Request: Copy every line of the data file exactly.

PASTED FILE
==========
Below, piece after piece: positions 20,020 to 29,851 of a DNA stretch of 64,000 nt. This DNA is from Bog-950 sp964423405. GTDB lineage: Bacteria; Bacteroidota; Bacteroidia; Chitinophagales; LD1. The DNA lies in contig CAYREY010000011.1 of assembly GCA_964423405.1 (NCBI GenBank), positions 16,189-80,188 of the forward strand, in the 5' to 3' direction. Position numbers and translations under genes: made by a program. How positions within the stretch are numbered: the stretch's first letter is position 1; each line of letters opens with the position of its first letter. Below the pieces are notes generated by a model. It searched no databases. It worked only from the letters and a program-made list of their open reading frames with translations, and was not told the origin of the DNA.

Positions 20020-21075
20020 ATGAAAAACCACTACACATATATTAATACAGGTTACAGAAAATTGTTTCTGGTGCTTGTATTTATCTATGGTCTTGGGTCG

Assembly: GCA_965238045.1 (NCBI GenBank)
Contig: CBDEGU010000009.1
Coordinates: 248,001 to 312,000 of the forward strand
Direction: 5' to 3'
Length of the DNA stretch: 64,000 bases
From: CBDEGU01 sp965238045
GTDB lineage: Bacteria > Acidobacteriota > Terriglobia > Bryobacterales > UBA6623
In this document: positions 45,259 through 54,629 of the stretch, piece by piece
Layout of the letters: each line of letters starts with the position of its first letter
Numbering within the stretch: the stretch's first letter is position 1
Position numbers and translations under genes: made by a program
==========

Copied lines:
Below, piece after piece: positions 20,020 to 29,851 of a DNA stretch of 64,000 nt. This DNA is from Bog-950 sp964423405. GTDB lineage: Bacteria; Bacteroidota; Bacteroidia; Chitinophagales; LD1. The DNA lies in contig CAYREY010000011.1 of assembly GCA_964423405.1 (NCBI GenBank), positions 16,189-80,188 of the forward strand, in the 5' to 3' direction. Position numbers and translations under genes: made by a program. How positions within the stretch are numbered: the stretch's first letter is position 1; each line of letters opens with the position of its first letter. Below the pieces are notes generated by a model. It searched no databases. It worked only from the letters and a program-made list of their open reading frames with translations, and was not told the origin of the DNA.

Positions 20020-21075
20020 ATGAAAAACCACTACACATATATTAATACAGGTTACAGAAAATTGTTTCTGGTGCTTGTATTTATCTATGGTCTTGGGTCG

Assembly: GCA_965238045.1 (NCBI GenBank)
Contig: CBDEGU010000009.1
Coordinates: 248,001 to 312,000 of the forward strand
Direction: 5' to 3'
Length of the DNA stretch: 64,000 bases
From: CBDEGU01 sp965238045
GTDB lineage: Bacteria > Acidobacteriota > Terriglobia > Bryobacterales > UBA6623
In this document: positions 45,259 through 54,629 of the stretch, piece by piece
Layout of the letters: each line of letters starts with the position of its first letter
Numbering within the stretch: the stretch's first letter is position 1
Position numbers and translations under genes: made by a program